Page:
Personally, the first problem with bottled water that comes to my mind is the plastic bottles that they are sold in. Although most if not all plastic bottles are made of a plastic called PET (polyethylene terephthalate), which is recyclable, most Americans don’t recycle them. In an NPR Podcast “War on Tap: America’s Obsession with Bottled Water” Peter Gleick stated “In the United States, probably 70 or 75 percent of the plastic water bottles that we buy and consume are never recycled. The industry likes to tell us that PET plastic is completely recyclable. And that’s true, but there’s a big difference between recyclable and recycled, and the truth is we’re bad at recycling. We don’t recycle most of the materials that we use that could be recycled. And the stuff that isn’t recycled, it goes to landfills. And when it goes to landfills, it’s buried, and it lasts forever, effectively forever.”

plastic recycle symbol
source: https://commons.wikimedia.org/wiki/File:Plastic-recyc-01.svg via google images

This statistic is shocking, but you may be saying, “Well I recycle all of mine, so what’s the problem?” Peter Gleick went on to explain that instead of taking recycled plastic bottles to make new bottles, America’s recycled plastic usually gets sent to China. Here it is used to make fabric, rugs and clothing. So this plastic is getting “down-cycled” instead of recycled. This means that in order to make more bottles, they need more crude oil, the source of raw material to create plastic. Oil extraction releases greenhouse gases that are a leading causing of climate change, and plastics production releases additional toxics into the environment. In addition to those harms, bottled water usually isn’t a local enterprise. According to the article “Life Cycle of a Plastic Water Bottle” in some cases of transporting bottled water, it can take more than a liter of gasoline per bottle. According to the article “How Much Energy Goes into Making a Bottle of Water” producing and transporting bottled water uses up to 2,000 times the energy required to produce and distribute tap water. It is also estimated that approximately one in four bottles of water crosses at least one international border in route to its final destination.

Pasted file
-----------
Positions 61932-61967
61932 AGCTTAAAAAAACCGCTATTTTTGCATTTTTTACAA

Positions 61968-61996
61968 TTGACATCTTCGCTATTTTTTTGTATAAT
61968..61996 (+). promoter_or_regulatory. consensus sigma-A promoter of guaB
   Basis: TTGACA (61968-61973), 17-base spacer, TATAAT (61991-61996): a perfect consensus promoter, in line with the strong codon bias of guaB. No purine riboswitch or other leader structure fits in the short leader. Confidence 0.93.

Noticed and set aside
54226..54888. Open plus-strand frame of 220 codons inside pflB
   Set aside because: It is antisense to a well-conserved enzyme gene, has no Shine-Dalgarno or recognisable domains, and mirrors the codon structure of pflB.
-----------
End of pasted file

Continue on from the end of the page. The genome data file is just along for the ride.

plastic bottles piled up
Plastic piles up. Source “Lifecycle of a Plastic Water Bottle”

In addition to the plastic from the bottles themselves being harmful to the environment, the water itself can cause harm. Bottled water, which you might recall isn’t all that special (see our previous post about the health and safety of bottled water), is taking water from places that are running dry. For example, there are a variety of companies that bottle water in California, a state that is terrorized by drought. Although many companies bottle water from municipal sources, some actually do bottle spring water. But the springs often can’t support the amount of water being taken from them, and at times, even dry up. An article called “‘Not one Drop’ of Polish Spring bottled water is from a Spring, Lawsuit claims”  quotes “the famous Poland Spring in Poland Spring, Maine, which defendant’s labels claim is a source of Poland Spring Water, ran dry nearly 50 years ago.” Even though bottled water companies are distributing drinking water, it can drain sources that local communities rely on.

california bottled water map
Image source: “Bottled Water Comes from the Most Drought-Ridden Places in the Country” Text: Drinking California Dry – These brands use water straight from drought-ridden California (map description in original article available by clicking image)

After learning about all of the ways that plastic water bottles negatively impact the environment, I’ve decided to stop buying them all together. It is important to understand that there are some communities, and certain circumstances where bottled water is necessary. Examples include areas impacted by natural disasters or towns where their tap water is unsafe. But here in the city of Minneapolis, where we are blessed with great tap water, it just isn’t logical to go with plastic bottles. It’s also much more economical to purchase one reusable water bottle, that you can fill an infinite number of times, than to continue to purchase plastic bottles. I believe that every individual has the ability to make a difference! Some of these environmental problems that we are facing seem too daunting to solve. But don’t let this fear stop you from doing what you can to help solve these problems! Everyone has the power to make a difference! By purchasing less plastic water bottles, we can limit the amount of plastic getting tossed into landfills and down-cycled. In addition to that, if less people are buying plastic water bottles, then less petroleum will need to be extracted from the ground to make new bottles. All of these benefits for our environment come from a choice you the consumer get to make. The facts are staggering, and bottled water in most circumstances doesn’t make sense the more you think about it. So the next time you want to quench your thirst, try water from your tap – the environment will thank you.